Cloud computing ROI has always been touted as a reason to move customers to the cloud. But calculating it can be more difficult for some customers, especially SMBs. By Ellen Muraskin
December 05, 2011
Cloud computing ROI has always been touted as a reason to move customers to the cloud. But calculating it can be more difficult for some customers, especially SMBs.
By Ellen Muraskin
Judging by industry press, you’d think all business IT everywhere was just waiting to leave its earthly, on-premises server embodiment and rise up into the cloud. Not so. You still have to make the ROI case for cloud migration or installation, and that’s easier for some applications and businesses than others.
“Standardized, discrete, and more generic applications, like Exchange, are the easiest for our customers to put in the cloud,” says Anthony Bongiovanni, president of Micro Strategies Inc., a systems integrator based in Denville, N.J. “CRM is another good application area, because it tends to have less integration with core business systems.”
A recent report from Forrester Research Inc., The ROI of Cloud Apps, by Liz Herbert and Jon Erickson, agrees: Applications used by workforces with a lot of churn, like sales, tend to make more use of the cloud for its quick deployment, scant training requirements, and inherent mobility, says Herbert. Core business applications and financial applications, by the same token, make harder ROIs. They require greater customization and integration, and have more stable user bases that are likely to undergo more software training.
The ROI benefits of the cloud are by now fairly familiar: savings in costs of maintenance, upgrades, cooling, power, security, and rental space, as well as IT staff. Then there’s the harder-to-quantify but critical advantage of freeing scarce SMB staff to concentrate on their core business.
On the cost side of the cloud equation, implementation charges are considerable. These can include initial due diligence when choosing vendors, the management of multiple SLAs, account setup, data migration, third-party process consultation, and training. Ongoing charges can be by the seat, by the minute, by the gigabyte for storage, or by CPU cycles, depending on the nature of the application.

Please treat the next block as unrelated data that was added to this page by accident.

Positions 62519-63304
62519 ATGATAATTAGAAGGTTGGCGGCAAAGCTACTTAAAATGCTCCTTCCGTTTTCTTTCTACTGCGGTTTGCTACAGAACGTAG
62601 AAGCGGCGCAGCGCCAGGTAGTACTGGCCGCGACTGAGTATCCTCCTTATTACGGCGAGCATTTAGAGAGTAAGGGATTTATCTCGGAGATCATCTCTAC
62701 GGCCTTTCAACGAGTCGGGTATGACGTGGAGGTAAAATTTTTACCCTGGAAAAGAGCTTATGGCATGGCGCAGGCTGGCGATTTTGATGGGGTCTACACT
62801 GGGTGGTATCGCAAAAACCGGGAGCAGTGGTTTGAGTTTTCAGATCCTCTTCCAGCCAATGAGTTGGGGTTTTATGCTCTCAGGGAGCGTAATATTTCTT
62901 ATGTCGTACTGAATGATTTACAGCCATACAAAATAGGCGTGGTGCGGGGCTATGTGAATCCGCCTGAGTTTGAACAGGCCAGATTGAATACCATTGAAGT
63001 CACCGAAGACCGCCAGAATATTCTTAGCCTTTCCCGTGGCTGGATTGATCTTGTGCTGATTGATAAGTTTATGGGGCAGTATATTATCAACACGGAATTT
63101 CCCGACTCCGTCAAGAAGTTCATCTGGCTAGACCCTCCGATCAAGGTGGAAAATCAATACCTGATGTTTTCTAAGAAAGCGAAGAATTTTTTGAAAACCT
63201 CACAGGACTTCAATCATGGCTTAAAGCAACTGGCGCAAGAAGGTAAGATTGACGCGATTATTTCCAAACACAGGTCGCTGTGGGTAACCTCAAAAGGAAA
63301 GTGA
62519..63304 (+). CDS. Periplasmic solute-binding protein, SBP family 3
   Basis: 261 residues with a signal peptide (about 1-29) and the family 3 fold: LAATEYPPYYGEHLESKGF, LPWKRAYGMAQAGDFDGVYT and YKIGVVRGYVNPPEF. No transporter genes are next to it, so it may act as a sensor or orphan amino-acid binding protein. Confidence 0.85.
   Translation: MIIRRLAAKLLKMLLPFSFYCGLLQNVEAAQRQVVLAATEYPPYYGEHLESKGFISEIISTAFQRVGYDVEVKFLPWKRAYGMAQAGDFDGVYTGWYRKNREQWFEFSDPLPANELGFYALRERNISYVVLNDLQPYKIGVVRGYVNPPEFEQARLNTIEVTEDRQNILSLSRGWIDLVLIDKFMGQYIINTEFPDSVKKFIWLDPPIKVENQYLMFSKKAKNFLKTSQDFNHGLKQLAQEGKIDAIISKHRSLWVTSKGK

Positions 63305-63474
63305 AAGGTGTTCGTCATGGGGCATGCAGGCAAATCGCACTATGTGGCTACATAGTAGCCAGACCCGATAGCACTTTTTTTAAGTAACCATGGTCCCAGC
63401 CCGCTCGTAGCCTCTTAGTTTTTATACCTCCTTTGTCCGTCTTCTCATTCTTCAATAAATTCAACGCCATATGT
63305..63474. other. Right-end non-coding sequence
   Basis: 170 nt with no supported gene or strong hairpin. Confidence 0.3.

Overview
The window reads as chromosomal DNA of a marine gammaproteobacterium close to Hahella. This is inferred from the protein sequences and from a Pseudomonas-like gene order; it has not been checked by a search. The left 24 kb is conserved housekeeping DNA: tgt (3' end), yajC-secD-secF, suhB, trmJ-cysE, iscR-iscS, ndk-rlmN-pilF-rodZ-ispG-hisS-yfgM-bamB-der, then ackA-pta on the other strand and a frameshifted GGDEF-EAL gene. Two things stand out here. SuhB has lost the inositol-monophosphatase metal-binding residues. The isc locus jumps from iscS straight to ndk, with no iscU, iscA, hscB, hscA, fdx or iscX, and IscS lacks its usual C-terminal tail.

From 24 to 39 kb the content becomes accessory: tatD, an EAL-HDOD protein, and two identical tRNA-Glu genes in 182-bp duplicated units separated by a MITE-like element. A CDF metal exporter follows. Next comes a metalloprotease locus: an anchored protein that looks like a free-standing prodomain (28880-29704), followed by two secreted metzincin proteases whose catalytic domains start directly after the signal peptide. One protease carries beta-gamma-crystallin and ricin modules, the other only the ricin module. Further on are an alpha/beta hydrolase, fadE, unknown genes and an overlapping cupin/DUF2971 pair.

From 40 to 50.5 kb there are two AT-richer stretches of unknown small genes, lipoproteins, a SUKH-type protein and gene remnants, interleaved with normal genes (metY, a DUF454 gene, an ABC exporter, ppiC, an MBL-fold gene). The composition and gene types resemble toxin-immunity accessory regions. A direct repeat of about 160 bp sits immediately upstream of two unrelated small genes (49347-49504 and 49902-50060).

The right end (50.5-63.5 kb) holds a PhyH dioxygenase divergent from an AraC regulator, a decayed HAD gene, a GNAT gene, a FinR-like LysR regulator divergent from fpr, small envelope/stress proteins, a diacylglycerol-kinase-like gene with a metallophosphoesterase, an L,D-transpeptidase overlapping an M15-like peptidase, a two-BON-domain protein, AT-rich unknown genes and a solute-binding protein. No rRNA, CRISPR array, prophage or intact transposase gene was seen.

But getting numbers to plug into the calculator may be difficult at smaller businesses. “In a business large enough to have its own IT staff, “you know generally what salaries are going to be, so you’re ball-parking a lot of the numbers” when figuring man-hours saved, says Bongiovanni.
“All the vendors provide ROI calculators. We’ve found that they work well in large, complex environments,” says Ron Mente, client solutions executive at Micro Strategies. “If I can go to a data center manager and ask him his costs of cooling, power, and I can roll in the hardware and software costs of the environment and plug in all the variables, I have a story that resonates.”
The small customer, on the other hand, doesn’t have a lot of figures available, or much staff, or server space to save by moving to the cloud. That customer is more interested in the value of the offering than the financials.
To this customer and especially to start-ups, says Mente, the most popular ROI factor is the avoidance of overprovisioning. “Cloud ROI is all about using the compute cycles when you need them, and leaving them in the pile when you don’t,” he says. “To implement hardware, software, and bandwidth internally, my [online music service] customer needed to install for the high water mark. But he’d use maybe 10 percent of that at any given time. We showed them the numbers, the buy-or-cloud approach, and we showed them the hybrid approach.”
In a hybrid cloud scenario, on-premises servers offload overflow processing or storage or port load to the cloud. Says Mente: “The peak needs, the seasonal needs where you can ramp up into the cloud, have shown us the best hard dollars in the ROI conversation.”
Stratalux Inc., a Santa Monica, Calif.-based reseller that manages clients’ hosting through Amazon’s EC2 Web Services, specializes in software developer start-ups that operate on a SaaS model themselves, licensing their software through a website. These customers have little idea of their initial server and bandwidth load. The same elasticity that accommodates peak traffic also gives Stratalux’s software customers a better idea of demand when and if they do bring their platforms in-house.